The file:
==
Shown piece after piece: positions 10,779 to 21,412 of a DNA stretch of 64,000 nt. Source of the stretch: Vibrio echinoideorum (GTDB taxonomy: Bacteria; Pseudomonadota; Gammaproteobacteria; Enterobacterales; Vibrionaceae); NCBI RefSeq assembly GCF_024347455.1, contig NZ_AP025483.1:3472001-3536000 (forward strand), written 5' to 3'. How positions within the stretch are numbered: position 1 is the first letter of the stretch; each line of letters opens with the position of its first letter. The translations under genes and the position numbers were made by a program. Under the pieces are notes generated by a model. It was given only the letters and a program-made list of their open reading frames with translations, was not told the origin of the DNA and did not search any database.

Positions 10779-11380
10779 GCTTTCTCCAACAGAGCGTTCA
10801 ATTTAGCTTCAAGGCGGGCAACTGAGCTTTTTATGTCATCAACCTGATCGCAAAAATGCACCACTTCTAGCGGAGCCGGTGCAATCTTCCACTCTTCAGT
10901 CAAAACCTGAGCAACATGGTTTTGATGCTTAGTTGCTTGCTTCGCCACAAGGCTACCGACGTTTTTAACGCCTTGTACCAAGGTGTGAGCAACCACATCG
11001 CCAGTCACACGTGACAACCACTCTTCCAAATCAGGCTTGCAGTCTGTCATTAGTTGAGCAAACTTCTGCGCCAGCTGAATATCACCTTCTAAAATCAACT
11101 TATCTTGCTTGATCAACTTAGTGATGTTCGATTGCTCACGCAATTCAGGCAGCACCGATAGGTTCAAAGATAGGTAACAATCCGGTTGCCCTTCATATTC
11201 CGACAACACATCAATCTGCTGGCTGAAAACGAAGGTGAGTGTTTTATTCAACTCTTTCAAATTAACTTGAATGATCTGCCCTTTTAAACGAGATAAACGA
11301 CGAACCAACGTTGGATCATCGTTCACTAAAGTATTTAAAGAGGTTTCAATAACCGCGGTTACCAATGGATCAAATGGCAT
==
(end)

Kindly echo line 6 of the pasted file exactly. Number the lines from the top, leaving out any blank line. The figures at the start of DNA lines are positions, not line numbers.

11001 CCAGTCACACGTGACAACCACTCTTCCAAATCAGGCTTGCAGTCTGTCATTAGTTGAGCAAACTTCTGCGCCAGCTGAATATCACCTTCTAAAATCAACT